shawncornally  iowa  community  mentors  mentorships  generalists  teaching  education  openstudioproject  lcproject  learning  relationships  networks  explodingschool  iowabig  bluevalleycaps  nortlandcaps  eaglerockschool  control  connections  2014  interconnectedness  realworld  projectbasedlearning  pbl  interconnected  interconnectivity 
may 2014 by robertogreco
[Tyranny of the Curriculum] What is Extra in Education? | ThinkThankThunk
"You wanna know what keeps me up at night? Not climate change. Not the fact that Ke$ha makes more in a minute than I make in a decade. Not the fact that Iowa is slowly but surely wasting the prairie’s soil and everyone’s fresh water so it can produce Pepsi, ethanol, and beef.

No, it’s the tyranny of the curriculum, because without that oppression, we would actually have an entire population who could solve those aforementioned problems.

Disclaimer; super pissed right now.

“Tyranny”? Too harsh?

I once had a student develop a computational model that predicted the behavior of Alzheimer afflicted networks using a software neural net that she and I wrote together. When I asked if she’d like to pursue her research for math and science credit, she came back the next day, espousing the rhetoric of the oppressed:

“No, well, I have to get my required credits done in class, so I won’t have time.”

She, and almost every other student believes that “interesting” is extra. They believe in the monopoly on credits, learning, and schedules that schools have packaged and sold, despite also claiming to be “bored.”

That’s tyranny folks. I have more stories exactly like this, but my blood pressure can’t handle typing them.

That’s why I’m super pumped that BIG is growing, and fast. Thank God, because I’m actually super scared of Ke$ha."
shawncornally  2014  curriculum  openstudioproject  lcproject  interestedness  interested  projectbasedlearning  extra  tcsnmy  credits  learning  schedules  highschool  unschooling  deschooling  schooliness  pbl 
may 2014 by robertogreco
The Quanta of Design Thinking | ThinkThankThunk
"When I say “nucleator” I mean an object, idea, or task that gives students an opportunity to enter into the process of design in a way that isn’t an explicit discussion about “learning design” like so much that gets co-opted from Stanford’s D School.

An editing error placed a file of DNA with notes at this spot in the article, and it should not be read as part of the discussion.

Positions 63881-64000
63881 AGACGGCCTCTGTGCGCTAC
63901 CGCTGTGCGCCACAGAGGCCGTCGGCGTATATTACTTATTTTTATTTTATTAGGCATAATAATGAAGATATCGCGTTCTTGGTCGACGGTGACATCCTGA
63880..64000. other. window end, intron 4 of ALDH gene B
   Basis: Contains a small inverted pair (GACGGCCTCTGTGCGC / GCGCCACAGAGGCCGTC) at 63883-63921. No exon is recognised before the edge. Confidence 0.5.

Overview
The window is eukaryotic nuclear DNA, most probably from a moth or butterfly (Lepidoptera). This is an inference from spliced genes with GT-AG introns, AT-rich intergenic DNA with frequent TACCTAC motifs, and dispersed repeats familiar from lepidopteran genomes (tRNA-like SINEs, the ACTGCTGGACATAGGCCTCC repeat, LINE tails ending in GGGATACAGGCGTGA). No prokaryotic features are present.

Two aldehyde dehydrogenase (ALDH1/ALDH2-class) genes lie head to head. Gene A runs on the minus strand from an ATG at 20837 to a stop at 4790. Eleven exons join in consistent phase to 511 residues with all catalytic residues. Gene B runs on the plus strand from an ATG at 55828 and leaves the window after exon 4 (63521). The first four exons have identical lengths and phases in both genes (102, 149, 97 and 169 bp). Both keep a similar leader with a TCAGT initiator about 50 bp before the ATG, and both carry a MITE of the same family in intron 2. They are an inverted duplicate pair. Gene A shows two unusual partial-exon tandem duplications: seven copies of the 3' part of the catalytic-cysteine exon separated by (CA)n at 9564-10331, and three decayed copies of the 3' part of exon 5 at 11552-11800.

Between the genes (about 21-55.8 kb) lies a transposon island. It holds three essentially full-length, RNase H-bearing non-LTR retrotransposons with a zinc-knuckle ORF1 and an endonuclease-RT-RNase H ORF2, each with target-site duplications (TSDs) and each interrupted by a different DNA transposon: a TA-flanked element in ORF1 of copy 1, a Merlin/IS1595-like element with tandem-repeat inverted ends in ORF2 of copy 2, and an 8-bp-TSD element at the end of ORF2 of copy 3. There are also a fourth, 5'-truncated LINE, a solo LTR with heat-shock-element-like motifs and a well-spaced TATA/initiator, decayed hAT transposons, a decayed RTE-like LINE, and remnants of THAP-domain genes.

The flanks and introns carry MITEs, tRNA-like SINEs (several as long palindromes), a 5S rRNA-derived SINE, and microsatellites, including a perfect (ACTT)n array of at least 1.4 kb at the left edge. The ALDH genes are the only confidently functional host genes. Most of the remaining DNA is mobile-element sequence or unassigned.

Kids dig the idea of take-this-bracket-and-make-a-chair. The design process is inherent in the challenge, and for some reason the Wikiseat bracket works. Kids like it.

We toyed around with social studies. What if you asked students to design an eating utensil optimized for a specific food? Like miso soup, or pulled pork. What would it be like to 3D print that object and then live with it for a week or a even a day? What could you say about culture, history, and agriculture? What would the documentary, “Living with the Snork,” be like?

What about math? What if you asked students to redesign RISK? How much math and design would that take? Let’s be honest, we all wish RISK weren’t so boring towards the end.

What if you asked students to redesign the human body? For the first century? for the 16th? The 21st? How much biology would that take? What kind of explanations and communications skills/objects would you have to foster to communicate such a strange idea?

Maybe I’m just in the stream of being with such awesome people right now, and I’m not communicating the nuance that the Wikiseat bracket represents, but I’m digging the idea of fundamental design quanta right now."
shawncornally  projectbasedlearning  projectideas  openstudioproject  teaching  learning  tcsnmy  designthinking  design  criticalthinking  projectsnotclasses  process  education  pedagogy  2013  pbl 
october 2013 by robertogreco
Standards-Based Grading: The End | ThinkThankThunk
"The idea of remediation is a serious hang-up for those that like to have hang-ups about new ideas. At BIG, we’ve left this whole idea of scheduled learning–and therefore hacking scheduled learning–behind, which is all SBG really is, a nice hack of a broken system. Like sending Internet packets down phone lines.

Our students work towards a competency for the following reasons:

• Faculty take an enormous amount of time learning about the student’s passions, interests, and current projects.

• Our goal is to produce a resume-building experience and product the student can take with them long after they graduate.

• The student co-designs the projects, competencies, and work.

• Students seek out faculty time, and have significantly less required “seat time” than in a traditional environment.

• The pedagogy at BIG is wildly student centered

• Notable absence: for a grade

The last couplet of points is the most important. We’re seeing an insurrection of grading initiatives around the country, which almost by definition means that the whole thing is going to implode under the weight of poor implementations. Sad, but education is as education does.

So, why is SBG a gateway drug? Because the minute you admit that you’ve been grading ineffectively, you end up admitting all sorts of things are weird about school. Like schedules, like cookie-cutter assignments, like students doing work to be “done with it.”

It’s a gateway to student-centered pedagogy. It’s a gateway to asking what kind of projects can be done that envelope multiple standards. It’s an exercise in creating deadline-murdering, interesting projects."
remediation  grades  grading  education  teaching  learning  standards-basedgrading  assessment  competency  pedagogy  2013  schedules  standards  experience  shawncornally 
july 2013 by robertogreco
What I Learned in my First Week of Running a School | ThinkThankThunk
[Highlighting 2, 3, 4, 5, 10, 12, and 13]

"1. Competency-based education is really attractive to a certain group of parents and students; those that know their kid needs a real CV to compete coming out of the gate.

2. No one has any idea what a project is.